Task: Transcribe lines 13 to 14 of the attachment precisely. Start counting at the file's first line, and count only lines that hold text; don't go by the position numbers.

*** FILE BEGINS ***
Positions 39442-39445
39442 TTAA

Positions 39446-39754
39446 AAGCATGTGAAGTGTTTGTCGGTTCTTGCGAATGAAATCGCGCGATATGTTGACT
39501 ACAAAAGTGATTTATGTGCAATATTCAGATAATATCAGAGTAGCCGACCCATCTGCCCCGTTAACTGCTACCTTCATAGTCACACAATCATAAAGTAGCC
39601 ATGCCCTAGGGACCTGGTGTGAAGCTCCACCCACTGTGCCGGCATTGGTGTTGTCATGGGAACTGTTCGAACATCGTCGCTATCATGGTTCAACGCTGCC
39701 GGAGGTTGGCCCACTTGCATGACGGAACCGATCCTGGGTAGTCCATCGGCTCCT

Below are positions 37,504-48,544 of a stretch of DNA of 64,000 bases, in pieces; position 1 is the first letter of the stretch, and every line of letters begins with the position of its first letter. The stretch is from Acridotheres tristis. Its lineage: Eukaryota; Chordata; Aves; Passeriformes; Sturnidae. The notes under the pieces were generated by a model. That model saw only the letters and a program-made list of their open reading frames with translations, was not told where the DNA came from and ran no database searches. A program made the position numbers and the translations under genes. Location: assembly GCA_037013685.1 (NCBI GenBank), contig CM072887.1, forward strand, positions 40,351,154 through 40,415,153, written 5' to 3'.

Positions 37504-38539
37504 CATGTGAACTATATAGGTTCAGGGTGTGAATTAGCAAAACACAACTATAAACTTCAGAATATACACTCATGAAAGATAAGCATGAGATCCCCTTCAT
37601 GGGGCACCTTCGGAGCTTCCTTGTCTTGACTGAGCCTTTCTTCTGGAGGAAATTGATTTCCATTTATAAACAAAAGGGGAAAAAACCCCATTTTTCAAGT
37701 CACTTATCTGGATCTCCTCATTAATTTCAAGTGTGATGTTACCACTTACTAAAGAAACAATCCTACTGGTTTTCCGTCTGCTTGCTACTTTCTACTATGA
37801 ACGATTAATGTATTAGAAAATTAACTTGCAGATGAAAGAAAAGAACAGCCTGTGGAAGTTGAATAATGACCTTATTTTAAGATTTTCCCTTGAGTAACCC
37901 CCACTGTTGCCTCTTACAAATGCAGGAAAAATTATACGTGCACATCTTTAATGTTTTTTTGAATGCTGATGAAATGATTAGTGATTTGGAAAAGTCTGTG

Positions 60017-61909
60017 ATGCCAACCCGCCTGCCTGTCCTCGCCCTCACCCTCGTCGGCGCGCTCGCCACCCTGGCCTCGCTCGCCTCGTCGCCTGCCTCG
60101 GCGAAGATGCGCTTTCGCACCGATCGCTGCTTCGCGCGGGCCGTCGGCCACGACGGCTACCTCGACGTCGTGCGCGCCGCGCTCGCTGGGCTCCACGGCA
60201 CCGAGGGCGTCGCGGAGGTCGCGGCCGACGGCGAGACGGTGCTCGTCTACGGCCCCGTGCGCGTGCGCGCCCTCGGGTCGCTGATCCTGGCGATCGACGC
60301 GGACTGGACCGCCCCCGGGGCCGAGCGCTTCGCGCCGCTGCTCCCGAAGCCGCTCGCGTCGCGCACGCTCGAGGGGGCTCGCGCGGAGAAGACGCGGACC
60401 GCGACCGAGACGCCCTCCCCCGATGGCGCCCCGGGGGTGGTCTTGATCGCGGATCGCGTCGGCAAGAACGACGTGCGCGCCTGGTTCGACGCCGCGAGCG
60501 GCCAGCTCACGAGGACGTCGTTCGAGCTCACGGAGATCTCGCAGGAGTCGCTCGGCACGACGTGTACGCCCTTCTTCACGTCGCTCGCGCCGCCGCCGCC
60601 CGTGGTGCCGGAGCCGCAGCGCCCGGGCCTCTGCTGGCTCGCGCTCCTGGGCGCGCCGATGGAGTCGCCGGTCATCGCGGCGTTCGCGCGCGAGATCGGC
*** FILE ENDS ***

37801 ACGATTAATGTATTAGAAAATTAACTTGCAGATGAAAGAAAAGAACAGCCTGTGGAAGTTGAATAATGACCTTATTTTAAGATTTTCCCTTGAGTAACCC
37901 CCACTGTTGCCTCTTACAAATGCAGGAAAAATTATACGTGCACATCTTTAATGTTTTTTTGAATGCTGATGAAATGATTAGTGATTTGGAAAAGTCTGTG